Dr Shamalka Perera


If there’s a will, there is always a way

Back in 2012, when Dr Shamalka Perera first visited Aotearoa New Zealand with her parents, she fell in love with the beauty and tranquillity of this country. Driving along the road, she caught a glimpse of Massey University’s Auckland campus and saw the beautiful buildings and lush green surroundings from a distance. The sight of the sun setting over the campus filled her with excitement and awe, and at that moment, she knew this was a place she could thrive.

She thought to herself, “It’d be great if I could do my PhD here.” 

Dr Shamalka Perera

Drawing the future

Born and raised in Sri Lanka, Dr Perera had a happy and fulfilling childhood surrounded by loving parents and friends. Her family later moved to France for several years, which excited her as she was eager to explore the new culture and language. Her family later returned to Sri Lanka, where she completed her higher studies, including a Master of Business Administration (MBA).

“While researching for my MBA, I came across gender & ICT and inclusion-related articles and was instantly drawn to these two research areas. I decided to explore the inclusion experiences and perceptions of women in tech using Optimal Distinctiveness Theory (ODT) as the theoretical lens. I could not have found a better context for this study other than New Zealand, which is diverse in nature,” Dr Perera says.

Determined to make her dream a reality, Dr Perera began researching Massey’s programmes, learning about cutting-edge research in various fields. She was particularly drawn to its focus on real-world problem-solving.

To her great joy, she obtained an offer from Massey for her PhD. In 2016, along with her husband, she arrived in New Zealand, ready to begin the next chapter of her academic career.

“Needless to say, I had mixed feelings. I was happy that I took the first step to achieve my dream, but at the same time, I did not know what to expect.”

“If there’s a will, there is always a way”

She admits, the first few months were tough. Dr Perera and her husband struggled to settle in a new country. Everything was fresh and unfamiliar, and she had to adapt to living far away from her parents.

Asked how she balanced her study, family, and other commitments, Dr Perera says, “Honestly, I don’t know how, but I did it! If there’s a will, there is always a way.”

She admits that every stage of the journey was challenging - passing the PhD confirmation, obtaining ethics approval for her research, finding participants, collecting data, and attending conferences while struggling to adjust to her new environment.

“It was my dream to get a doctorate, and I’m proud that I didn’t let any obstacles get in my way. I had a baby while doing my PhD. I will never forget how I did some Zoom meetings while holding my baby in my arms or how I played with her while writing my thesis. My parents were stuck in Sri Lanka due to the pandemic, so if my husband couldn’t get leave from his full-time job, there were days I took my baby to the campus with me.”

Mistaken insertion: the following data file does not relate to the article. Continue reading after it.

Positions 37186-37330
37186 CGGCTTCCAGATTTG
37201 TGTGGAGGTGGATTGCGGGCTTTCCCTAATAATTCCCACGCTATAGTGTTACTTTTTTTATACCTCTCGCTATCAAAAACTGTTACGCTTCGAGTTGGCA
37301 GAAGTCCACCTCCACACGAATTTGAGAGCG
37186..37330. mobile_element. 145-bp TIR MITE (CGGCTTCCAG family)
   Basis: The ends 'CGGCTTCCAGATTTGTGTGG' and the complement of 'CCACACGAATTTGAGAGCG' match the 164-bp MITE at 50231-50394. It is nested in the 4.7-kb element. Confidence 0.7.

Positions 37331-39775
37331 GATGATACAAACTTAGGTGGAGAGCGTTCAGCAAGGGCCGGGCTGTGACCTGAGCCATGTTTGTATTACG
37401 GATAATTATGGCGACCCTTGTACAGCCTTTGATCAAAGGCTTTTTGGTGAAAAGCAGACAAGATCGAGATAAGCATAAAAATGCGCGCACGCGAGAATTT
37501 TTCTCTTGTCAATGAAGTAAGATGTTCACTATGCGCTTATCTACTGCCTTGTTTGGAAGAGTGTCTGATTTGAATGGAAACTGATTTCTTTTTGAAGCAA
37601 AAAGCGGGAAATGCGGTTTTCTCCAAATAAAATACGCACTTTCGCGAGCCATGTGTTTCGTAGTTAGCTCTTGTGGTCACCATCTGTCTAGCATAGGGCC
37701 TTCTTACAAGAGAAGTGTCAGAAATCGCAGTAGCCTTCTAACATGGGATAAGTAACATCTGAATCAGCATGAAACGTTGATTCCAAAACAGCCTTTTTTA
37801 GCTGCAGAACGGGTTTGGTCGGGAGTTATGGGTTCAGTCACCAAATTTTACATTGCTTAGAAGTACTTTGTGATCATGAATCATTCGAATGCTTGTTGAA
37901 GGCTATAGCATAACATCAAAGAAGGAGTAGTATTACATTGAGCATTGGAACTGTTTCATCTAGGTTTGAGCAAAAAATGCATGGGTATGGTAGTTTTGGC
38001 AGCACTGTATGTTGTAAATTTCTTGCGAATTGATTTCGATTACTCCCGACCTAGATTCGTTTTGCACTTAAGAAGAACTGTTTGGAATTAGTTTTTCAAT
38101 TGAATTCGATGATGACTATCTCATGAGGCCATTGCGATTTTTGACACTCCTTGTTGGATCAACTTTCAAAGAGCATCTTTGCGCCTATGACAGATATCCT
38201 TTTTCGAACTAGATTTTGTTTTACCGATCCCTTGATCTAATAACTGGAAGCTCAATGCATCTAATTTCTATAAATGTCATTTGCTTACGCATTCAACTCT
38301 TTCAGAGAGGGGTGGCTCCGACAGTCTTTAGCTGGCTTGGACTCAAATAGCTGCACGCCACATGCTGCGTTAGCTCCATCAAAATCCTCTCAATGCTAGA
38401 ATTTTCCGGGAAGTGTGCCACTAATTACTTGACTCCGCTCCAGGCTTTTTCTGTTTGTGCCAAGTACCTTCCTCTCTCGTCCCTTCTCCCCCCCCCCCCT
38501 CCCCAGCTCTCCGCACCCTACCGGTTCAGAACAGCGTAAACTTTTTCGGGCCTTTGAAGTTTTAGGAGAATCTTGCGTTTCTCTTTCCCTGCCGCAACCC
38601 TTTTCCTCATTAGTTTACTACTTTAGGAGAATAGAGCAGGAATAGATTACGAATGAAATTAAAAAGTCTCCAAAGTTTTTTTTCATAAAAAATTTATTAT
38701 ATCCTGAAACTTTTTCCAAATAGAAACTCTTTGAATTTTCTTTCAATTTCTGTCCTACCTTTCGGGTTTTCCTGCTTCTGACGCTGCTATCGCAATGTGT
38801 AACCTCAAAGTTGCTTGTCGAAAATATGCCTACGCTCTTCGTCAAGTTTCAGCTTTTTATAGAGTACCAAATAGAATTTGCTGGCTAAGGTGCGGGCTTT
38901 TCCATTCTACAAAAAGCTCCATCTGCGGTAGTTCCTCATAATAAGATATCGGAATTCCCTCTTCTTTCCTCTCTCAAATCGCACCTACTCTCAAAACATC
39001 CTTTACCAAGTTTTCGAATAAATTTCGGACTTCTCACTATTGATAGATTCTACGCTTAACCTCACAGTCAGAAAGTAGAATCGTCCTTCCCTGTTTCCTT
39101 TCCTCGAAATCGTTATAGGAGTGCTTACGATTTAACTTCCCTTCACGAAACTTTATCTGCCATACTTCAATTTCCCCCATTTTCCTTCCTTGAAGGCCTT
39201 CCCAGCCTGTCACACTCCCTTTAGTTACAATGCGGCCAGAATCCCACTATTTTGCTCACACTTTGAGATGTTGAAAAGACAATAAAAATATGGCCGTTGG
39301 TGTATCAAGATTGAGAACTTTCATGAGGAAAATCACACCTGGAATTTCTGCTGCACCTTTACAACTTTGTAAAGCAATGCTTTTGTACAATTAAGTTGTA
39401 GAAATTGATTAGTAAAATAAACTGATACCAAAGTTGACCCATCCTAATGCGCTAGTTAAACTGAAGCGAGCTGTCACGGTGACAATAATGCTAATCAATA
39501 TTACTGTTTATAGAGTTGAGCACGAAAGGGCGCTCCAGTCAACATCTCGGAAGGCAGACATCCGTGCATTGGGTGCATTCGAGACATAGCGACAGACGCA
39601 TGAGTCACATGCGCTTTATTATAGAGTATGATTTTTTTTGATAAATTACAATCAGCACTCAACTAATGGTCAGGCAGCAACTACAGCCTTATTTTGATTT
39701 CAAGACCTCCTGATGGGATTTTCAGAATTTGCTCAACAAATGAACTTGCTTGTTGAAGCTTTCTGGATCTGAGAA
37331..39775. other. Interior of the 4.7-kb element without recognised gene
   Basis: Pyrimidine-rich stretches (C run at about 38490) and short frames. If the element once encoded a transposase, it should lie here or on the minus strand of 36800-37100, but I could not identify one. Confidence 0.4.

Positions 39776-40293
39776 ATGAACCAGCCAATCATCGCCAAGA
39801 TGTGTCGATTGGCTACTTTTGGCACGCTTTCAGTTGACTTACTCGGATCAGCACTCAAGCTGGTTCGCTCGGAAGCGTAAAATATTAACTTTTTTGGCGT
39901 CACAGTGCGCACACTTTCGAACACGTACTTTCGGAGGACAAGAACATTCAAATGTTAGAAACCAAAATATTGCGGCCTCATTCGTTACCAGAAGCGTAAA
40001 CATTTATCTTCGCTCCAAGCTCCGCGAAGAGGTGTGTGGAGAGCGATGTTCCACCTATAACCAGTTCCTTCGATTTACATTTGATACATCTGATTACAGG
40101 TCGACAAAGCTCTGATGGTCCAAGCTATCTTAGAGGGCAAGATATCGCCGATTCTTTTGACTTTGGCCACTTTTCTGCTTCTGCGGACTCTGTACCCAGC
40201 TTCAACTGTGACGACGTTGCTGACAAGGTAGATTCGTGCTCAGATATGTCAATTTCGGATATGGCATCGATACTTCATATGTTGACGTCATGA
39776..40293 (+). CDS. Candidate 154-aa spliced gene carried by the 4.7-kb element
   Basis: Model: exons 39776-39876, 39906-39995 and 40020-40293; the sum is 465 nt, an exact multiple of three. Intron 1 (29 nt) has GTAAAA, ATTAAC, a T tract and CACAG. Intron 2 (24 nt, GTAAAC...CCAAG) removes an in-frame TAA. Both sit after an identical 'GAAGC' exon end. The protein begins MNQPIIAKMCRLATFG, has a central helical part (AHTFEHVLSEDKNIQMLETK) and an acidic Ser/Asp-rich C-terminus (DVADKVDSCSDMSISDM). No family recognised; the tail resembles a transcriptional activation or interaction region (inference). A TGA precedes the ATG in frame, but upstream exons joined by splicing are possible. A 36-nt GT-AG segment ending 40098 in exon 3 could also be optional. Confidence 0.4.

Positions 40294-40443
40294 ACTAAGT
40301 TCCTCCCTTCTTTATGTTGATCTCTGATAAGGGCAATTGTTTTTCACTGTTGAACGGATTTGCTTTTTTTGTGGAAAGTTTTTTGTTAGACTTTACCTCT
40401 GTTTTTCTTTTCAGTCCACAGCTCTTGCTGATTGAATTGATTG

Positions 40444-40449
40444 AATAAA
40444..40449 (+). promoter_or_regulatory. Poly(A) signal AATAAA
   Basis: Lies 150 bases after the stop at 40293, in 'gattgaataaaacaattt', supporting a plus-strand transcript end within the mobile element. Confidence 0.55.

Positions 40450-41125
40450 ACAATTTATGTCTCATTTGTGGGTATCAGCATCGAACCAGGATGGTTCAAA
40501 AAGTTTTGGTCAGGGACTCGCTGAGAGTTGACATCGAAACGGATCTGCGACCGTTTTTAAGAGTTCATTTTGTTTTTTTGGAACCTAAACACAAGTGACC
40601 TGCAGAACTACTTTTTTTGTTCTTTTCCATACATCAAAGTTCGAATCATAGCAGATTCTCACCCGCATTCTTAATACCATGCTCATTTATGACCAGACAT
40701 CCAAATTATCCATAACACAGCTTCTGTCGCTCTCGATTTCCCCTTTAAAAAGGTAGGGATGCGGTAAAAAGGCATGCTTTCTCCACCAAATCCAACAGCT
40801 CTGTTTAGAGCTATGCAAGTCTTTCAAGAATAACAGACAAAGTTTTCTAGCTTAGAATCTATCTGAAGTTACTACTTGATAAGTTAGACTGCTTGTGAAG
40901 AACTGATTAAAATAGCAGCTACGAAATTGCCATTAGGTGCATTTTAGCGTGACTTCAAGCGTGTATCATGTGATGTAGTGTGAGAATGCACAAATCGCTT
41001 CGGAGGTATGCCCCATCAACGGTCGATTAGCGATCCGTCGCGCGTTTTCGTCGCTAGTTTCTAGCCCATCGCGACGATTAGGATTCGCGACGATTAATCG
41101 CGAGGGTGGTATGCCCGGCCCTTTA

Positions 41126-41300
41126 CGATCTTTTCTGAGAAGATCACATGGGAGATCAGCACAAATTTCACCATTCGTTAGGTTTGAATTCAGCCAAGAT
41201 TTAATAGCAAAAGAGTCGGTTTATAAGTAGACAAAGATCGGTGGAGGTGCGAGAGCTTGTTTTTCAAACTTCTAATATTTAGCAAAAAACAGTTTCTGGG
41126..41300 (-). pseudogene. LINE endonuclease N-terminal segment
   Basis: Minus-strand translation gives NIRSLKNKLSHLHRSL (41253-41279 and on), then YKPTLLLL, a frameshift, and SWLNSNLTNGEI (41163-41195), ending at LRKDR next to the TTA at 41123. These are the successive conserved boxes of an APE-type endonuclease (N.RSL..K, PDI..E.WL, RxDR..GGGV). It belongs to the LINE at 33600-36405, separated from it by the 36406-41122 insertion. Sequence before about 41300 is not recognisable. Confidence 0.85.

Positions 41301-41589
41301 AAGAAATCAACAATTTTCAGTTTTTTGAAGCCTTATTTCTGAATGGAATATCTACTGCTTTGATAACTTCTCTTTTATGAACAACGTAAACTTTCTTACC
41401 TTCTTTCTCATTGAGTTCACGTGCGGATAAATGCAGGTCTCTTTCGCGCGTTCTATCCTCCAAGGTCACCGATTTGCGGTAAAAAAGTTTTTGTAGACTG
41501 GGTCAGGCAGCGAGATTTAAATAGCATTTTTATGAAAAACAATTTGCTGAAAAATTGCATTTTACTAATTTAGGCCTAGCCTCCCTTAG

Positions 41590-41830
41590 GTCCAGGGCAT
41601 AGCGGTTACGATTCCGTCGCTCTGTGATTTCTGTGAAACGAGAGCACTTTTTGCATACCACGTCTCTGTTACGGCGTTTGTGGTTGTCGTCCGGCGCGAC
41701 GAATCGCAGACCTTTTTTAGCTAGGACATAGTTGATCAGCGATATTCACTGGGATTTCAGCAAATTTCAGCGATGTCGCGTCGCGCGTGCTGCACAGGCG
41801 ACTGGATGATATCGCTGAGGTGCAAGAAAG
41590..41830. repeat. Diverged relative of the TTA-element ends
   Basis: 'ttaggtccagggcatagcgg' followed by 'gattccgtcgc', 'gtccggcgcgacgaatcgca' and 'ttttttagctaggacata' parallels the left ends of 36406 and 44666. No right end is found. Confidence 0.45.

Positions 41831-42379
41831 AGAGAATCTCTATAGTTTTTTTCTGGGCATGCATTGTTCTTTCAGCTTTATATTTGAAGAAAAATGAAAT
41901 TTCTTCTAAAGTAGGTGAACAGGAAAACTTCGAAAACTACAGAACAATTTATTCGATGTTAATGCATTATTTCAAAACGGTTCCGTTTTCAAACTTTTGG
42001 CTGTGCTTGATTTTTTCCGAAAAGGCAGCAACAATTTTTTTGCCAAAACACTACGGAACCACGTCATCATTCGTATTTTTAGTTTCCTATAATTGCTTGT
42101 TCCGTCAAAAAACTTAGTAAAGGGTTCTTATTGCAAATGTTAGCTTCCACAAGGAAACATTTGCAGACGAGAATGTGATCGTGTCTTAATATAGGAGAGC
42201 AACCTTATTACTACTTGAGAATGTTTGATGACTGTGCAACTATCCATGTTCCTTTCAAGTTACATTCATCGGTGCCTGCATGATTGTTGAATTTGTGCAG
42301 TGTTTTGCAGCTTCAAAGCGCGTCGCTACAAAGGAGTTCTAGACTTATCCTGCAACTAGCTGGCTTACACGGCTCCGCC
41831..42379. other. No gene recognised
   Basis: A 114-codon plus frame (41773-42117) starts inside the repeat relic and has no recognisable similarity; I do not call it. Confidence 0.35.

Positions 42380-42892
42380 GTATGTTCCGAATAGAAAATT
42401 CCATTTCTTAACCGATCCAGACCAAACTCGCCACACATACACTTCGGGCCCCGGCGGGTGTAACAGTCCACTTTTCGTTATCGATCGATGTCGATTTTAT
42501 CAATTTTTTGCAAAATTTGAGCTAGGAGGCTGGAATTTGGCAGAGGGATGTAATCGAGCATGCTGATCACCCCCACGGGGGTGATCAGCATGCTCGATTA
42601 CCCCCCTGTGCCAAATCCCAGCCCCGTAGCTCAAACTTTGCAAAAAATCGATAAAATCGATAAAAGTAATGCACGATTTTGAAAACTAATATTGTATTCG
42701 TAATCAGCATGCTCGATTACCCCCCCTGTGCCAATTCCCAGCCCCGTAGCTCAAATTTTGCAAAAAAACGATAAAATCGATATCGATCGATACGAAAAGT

Despite the many challenges, sleepless nights, stress, and the emotional toll the move had taken, Dr Perera thrived. She says her family has been her biggest strength.

“They helped me mentally, physically, and financially. My parents, my husband, and my daughter all made sacrifices. I couldn’t have succeeded without their support. Their unconditional love, support, and encouragement helped me throughout my PhD journey.”

After nearly five years of dedication, hard work, and perseverance, Dr Perera was honoured with a Doctor of Philosophy. “As a result of this journey, I became stronger and more resilient. Every challenge has been rewarding. I am fearless and willing to take risks, and I don’t always seek the easiest option.”

Dr Shamalka Perera

Beyond the degree

Dr Perera says Massey’s environment made it a fantastic place to study.

“The peaceful and relaxing environment helps me easily concentrate on my studies. The facilities, such as the library, workshops, recreation centre and medical centre, are great too. I also met some amazing friends, and the staff members are very supportive. My supervisory team was great, and I’m so grateful I had Dr Trish Bradbury as my main supervisor.

“I hope my daughter gets to study at Massey one day,” she adds.

Having travelled the world as a student and researcher helped her understand diversity and inclusion, and her PhD enabled her to gain a great deal of knowledge within these areas, but for Dr Perera, the journey is ongoing.

She has launched the next chapter of her journey as a Diversity, Equity, and Inclusion (DEI) consultant, combining her experience in consulting and her knowledge and interest in DEI to support organisations. 

“Now that I know how inclusion could benefit both organisations and their employees, I act as a bridge builder between the two parties, enabling them to succeed through inclusion. ” 

From an international student to fulfilling her dreams, Dr Perera says no matter how hard it gets, don’t let anything stop you.

“Do not be discouraged if someone says you can’t. Set goals and work towards achieving them. It’s okay to take one step at a time. Don’t be a quitter, be unstoppable!”